“Japanese food has more prestige and seems to, if you just look at a menu, have greater economic opportunity attached to it, because people are conditioned to pay more for rice and protein when it’s presented as sushi than rice and protein when it’s presented as a stir fry,” said Sasha Issenberg, author of “The Sushi Economy.” […]

“I can tell you it is easier to do than a Chinese restaurant,” says Kin Lee, the owner of Love Sushi in Gaithersburg, Md., “and the profit margins are better.”

{ Washington Post | Continue reading }

Every day, the same, again

Canadian Mint employee accused of smuggling $180K of gold in his rectum

Sperm delivery by mail? There’s an app for that

Riding Roller Coasters Can Help Dislodge Kidney Stones

MIT Researchers developed a device that uses radio waves to detect whether someone is happy, sad, angry or excited.

Why do more men than women commit suicide? The answer could lie in four traits.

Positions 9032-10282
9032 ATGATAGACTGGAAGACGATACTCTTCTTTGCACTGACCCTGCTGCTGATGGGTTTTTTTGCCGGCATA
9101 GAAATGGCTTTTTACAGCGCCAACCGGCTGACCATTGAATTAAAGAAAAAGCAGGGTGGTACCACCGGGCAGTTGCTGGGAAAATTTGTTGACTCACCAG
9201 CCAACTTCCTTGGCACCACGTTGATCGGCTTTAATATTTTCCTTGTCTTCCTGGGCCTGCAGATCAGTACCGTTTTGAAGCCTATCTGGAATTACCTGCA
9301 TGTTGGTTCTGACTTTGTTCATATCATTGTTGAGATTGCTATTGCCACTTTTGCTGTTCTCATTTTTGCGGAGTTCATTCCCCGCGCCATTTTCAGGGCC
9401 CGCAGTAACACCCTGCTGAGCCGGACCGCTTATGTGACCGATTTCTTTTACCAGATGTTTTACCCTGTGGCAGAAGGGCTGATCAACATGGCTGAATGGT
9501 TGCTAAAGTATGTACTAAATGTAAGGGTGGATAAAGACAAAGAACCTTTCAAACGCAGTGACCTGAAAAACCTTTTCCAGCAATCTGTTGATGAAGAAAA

Can we form memories when we are very young?

‘Five Second Rule’ for Food on Floor Is Untrue, Study Finds [NYT]

many mathematicians (and quants, economists who analyze market fluctuations using algorithms) have been using “random” models for their predictions

Rats spread disease, decimate crops and very occasionally eat people alive. For centuries, we have struggled to find an effective way of controlling their numbers. Until now …

Uber is researching a new vertical-takeoff ride offering that flies you around

It took a couple decades, but the music business looks like it’s okay again

Before we continue, please note that Japanese cooking does not really use what we Westerners would call sauces.

Mushroom Suit Absorbs Your Body After You Die

Pen Pineapple Apple Pen

Didn’t they tell you that I was a savage? Fuck your white horse and a carriage.